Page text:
CHANDIGARH - Fog in September? Sounds strange, but it's true. On Wednesday morning, Ambala in Haryana, and from Zirakpur to Ludhiana in Punjab experienced poor visibility due to fog.

For the past three days, Banur resident Surinder Singh has been wondering why visibility on roads is low. Surinder, a carpenter, has never seen fog in September. "It's strange despite such high day temperature, there's fog early in the morning," he said.

Affirming this phenomenon, officials at the meteorological department, Chandigarh, informed that visibility in Ambala was barely 800 metres, whereas in the city it was 2.5 kilometres. The maximum temperature recorded in the city was 35.2 degree Celsius. "The air is laden with 95% moisture. On Wednesday morning, in Ambala, people could see up to 800 metres with naked eyes," said Rajinder Singh, scientific assistant at UT's meteorological centre. He added that apart from Ambala-Rajpura stretch, Sarsawa, near Saharanpur in western UP also experienced fog.

Met officials and city-based environmentalists said this climatic condition was 'rare'. "Earlier, we had experienced mist and haze during this season, but fog is rare. It's been happening since the last three days. However, it's a natural phenomenon. Humidity is present in the atmosphere. Low speed of winds, stable weather and a plunge in the morning temperature make a perfect condition for fog to occur. Fog can also happen because of more moisture in the air and a clear sky," said Chatar Singh, director of UT's meteorological centre.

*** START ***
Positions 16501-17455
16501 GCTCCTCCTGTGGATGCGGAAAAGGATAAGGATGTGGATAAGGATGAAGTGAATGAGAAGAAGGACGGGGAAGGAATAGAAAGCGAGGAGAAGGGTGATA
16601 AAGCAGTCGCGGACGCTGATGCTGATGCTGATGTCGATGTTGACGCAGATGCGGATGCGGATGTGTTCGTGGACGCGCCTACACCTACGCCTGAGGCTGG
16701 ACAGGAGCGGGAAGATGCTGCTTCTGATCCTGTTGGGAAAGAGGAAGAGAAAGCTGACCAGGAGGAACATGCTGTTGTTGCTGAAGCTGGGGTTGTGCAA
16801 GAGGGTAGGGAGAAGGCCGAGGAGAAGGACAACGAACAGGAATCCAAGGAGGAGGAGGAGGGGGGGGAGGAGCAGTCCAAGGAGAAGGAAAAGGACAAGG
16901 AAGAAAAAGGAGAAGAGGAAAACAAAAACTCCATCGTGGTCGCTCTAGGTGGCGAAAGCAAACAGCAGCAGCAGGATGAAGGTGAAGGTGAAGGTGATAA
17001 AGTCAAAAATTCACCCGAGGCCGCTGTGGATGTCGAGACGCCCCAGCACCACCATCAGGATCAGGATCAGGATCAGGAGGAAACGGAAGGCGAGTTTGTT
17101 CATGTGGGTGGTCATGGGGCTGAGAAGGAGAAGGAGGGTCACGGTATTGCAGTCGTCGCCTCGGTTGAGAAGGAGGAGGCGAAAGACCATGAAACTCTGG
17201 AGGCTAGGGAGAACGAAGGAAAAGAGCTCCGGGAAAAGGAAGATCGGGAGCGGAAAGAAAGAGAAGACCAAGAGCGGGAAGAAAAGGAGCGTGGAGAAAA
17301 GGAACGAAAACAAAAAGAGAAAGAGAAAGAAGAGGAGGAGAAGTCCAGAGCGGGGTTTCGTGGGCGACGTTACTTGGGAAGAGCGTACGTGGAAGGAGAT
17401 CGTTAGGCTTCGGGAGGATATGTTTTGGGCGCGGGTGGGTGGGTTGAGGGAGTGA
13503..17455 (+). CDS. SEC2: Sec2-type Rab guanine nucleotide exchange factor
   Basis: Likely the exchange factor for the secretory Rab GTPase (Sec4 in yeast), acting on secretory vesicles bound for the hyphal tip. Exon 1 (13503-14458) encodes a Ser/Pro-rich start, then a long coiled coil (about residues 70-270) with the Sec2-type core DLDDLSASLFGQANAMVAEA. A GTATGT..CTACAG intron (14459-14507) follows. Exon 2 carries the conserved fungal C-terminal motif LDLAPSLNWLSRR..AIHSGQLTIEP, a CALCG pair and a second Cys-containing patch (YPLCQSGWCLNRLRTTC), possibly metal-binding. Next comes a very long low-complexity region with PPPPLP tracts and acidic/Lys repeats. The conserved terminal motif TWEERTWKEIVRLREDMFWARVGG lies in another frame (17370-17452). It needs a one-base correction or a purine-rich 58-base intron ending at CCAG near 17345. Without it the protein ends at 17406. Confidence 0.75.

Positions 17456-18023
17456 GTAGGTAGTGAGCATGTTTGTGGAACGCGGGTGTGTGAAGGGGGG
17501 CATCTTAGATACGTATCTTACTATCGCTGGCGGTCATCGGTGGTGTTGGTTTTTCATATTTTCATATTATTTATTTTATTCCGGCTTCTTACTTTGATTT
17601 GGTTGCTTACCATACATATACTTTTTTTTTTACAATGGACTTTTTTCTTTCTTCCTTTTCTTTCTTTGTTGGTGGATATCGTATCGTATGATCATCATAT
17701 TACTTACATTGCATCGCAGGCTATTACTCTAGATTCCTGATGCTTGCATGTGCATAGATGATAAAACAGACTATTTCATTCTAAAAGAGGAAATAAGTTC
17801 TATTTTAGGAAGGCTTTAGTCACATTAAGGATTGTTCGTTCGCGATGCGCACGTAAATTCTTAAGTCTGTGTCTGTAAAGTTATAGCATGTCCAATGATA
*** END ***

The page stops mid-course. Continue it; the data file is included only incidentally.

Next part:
Agreed professor RK Kohli, an environmentalist, "Abrupt changes in climate are expected. Though fog is rare in September, but it can be due to heat entrapment in atmospheric layers. This is also a result of global climate change."